Anglo Irish Bank asset sale probe 'will take at least two years'
An investigation into 1.3 billion euro in write-off from Anglo Irish Bank asset sales will take at least two years, the head of the inquiry has warned.
Judge Brian Cregan asked for new laws to cover confidentiality issues and a second judge to help with the workload and avoid conflicts of interest.
But he warned the Government that even then it will take 18 months to two years to assess the first 12 transactions - six deals involving write-downs of 100 million euro or more and six deals with write-downs worth more than 50m euro.
"It is not possible to make an accurate a ssessment of the time required to complete the investigation," the judge has said.
The Cregan inquiry is examining 38 sales of assets from the books of Anglo and under its rebrand, the Irish Bank Resolution Corporation (IBRC).
It was sparked by repeated questions, mainly from Social Democrat TD Catherine Murphy, over billionaire Denis O'Brien's purchase of Siteserv from the nationalised bank which involved a writedown of 119 million euro.
There have been claims that Siteserv shareholders earned five million euro in the deal despite the company being on the verge of going bust, and that the winning bid was not the highest on the table.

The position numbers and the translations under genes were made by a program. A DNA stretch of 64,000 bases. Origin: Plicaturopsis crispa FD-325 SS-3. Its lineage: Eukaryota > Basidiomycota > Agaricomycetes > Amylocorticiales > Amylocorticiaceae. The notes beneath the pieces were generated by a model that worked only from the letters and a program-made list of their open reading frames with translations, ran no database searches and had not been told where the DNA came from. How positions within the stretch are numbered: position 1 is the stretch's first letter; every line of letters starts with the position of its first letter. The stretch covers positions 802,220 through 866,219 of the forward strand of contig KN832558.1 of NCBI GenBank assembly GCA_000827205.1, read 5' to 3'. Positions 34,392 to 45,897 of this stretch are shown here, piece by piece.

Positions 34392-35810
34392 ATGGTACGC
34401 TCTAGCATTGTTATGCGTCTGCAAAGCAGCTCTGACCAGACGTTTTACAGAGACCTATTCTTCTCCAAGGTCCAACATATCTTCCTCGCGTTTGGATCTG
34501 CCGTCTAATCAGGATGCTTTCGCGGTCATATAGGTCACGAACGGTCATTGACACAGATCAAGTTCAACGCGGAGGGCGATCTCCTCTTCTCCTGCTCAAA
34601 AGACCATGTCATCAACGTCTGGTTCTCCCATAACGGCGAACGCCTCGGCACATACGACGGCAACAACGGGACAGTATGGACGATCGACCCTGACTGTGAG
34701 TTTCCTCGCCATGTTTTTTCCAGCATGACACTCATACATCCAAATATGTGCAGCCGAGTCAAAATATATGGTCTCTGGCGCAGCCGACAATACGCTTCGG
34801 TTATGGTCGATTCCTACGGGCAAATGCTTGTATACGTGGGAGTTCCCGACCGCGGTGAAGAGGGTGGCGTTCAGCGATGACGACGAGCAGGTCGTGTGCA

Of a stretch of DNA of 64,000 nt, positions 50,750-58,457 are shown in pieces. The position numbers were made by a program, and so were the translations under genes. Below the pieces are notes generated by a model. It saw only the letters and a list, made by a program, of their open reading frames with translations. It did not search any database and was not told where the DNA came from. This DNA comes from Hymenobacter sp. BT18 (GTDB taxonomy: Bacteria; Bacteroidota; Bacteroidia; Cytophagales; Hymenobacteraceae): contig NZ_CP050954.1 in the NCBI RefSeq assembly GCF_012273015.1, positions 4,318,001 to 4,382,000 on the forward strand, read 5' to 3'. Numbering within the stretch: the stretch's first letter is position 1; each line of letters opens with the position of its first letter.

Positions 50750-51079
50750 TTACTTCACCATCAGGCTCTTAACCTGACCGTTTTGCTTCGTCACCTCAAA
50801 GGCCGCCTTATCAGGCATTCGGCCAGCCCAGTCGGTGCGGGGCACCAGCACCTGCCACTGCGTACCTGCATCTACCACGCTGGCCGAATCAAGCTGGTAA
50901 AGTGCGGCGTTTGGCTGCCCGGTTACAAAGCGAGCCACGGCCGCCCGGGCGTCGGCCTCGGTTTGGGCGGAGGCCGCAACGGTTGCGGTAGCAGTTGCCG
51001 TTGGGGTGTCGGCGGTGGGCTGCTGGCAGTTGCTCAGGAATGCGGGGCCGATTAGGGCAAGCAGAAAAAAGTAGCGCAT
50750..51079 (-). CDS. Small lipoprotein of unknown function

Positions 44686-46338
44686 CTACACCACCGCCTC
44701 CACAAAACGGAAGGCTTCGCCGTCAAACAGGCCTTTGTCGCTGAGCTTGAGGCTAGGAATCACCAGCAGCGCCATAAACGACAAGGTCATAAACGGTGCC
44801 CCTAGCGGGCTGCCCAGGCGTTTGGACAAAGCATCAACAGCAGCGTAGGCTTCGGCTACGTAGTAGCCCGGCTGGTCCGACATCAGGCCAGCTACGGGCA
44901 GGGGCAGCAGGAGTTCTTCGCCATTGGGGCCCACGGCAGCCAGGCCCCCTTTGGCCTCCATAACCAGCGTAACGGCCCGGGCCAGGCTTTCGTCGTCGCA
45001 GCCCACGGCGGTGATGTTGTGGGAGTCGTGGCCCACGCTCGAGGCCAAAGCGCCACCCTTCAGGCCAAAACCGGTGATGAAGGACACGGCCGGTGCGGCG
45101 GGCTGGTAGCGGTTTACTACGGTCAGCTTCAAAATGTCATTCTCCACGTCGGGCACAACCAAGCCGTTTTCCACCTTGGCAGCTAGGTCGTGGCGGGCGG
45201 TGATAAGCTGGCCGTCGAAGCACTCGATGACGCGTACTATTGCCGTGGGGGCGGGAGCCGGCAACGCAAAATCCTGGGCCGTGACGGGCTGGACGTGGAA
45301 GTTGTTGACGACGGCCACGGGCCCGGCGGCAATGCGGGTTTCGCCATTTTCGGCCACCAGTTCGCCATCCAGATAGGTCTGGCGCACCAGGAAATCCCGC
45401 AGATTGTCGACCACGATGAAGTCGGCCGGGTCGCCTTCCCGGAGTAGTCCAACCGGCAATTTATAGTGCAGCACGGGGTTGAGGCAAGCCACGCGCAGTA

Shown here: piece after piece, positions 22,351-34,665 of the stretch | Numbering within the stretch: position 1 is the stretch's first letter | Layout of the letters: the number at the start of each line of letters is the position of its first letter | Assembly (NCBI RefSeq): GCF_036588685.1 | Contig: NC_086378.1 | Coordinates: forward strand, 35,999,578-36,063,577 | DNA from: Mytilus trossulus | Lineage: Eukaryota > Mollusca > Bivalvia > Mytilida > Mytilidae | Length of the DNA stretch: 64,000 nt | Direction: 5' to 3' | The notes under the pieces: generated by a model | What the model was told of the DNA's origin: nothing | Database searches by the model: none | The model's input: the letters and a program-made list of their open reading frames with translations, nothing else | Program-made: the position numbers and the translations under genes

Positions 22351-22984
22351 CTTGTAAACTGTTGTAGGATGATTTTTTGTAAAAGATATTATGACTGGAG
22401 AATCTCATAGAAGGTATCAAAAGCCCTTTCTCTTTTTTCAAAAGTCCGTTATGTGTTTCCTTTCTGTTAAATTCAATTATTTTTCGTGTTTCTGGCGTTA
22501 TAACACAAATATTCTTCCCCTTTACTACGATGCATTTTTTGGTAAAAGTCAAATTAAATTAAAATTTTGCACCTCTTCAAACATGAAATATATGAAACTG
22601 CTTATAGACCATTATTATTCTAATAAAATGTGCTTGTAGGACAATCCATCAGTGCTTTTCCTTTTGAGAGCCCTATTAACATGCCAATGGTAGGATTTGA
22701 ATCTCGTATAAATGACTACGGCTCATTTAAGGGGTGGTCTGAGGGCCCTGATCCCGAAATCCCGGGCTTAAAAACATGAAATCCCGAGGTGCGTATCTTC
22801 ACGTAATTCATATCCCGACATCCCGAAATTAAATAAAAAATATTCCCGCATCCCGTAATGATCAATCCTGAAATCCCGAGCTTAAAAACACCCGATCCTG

The inquiry has stalled as KPMG, special liquidators for IBRC, claimed confidentiality over all financial documents sought by the judge and privilege over some other documents.
The Department of Finance claimed the same over some of their documents.
In his interim report, Judge Cregan said he will not be able to proceed with the inquiry without legislative change on these issues.
He also warned about a "complex" secrecy clause which, under European law, prevents the Central Bank from disclosing certain documents.
Judge Cregan advised that it new domestic legislation will not be enough to over-ride this and suggested the inquiry should examine communications between the Central Bank and IBRC as part of its investigations.
He also revealed a small number of " actual or potential conflicts of interest" in the 38 asset sales which could be covered by appointing a second judge to the commission.
Elsewhere, new laws to give the judge access to records of trades held by the Irish Stock Exchange have also been requested.
The inquiry covers sales of assets or loans by Anglo from the time from the rogue lender's nationalisation on January 21 2009 until when the liquidation was ordered in February 2013.
Judge Cregan said at least one other person should be appointed to the commission of inquiry " as soon as possible".
"As each transaction is a separate investigation, it would be possible for each member of the c ommission to investigate transactions separately and simultaneously. This would substantially reduce the duration of the investigation," he said.
Judge Cregan said his inquiry would focus on the 12 transactions with the largest write-downs first, at his discretion.
He said they involved 1.3 billion euro of write-downs, more than two thirds of the value of write-downs on the 38 asset sales which are under investigation.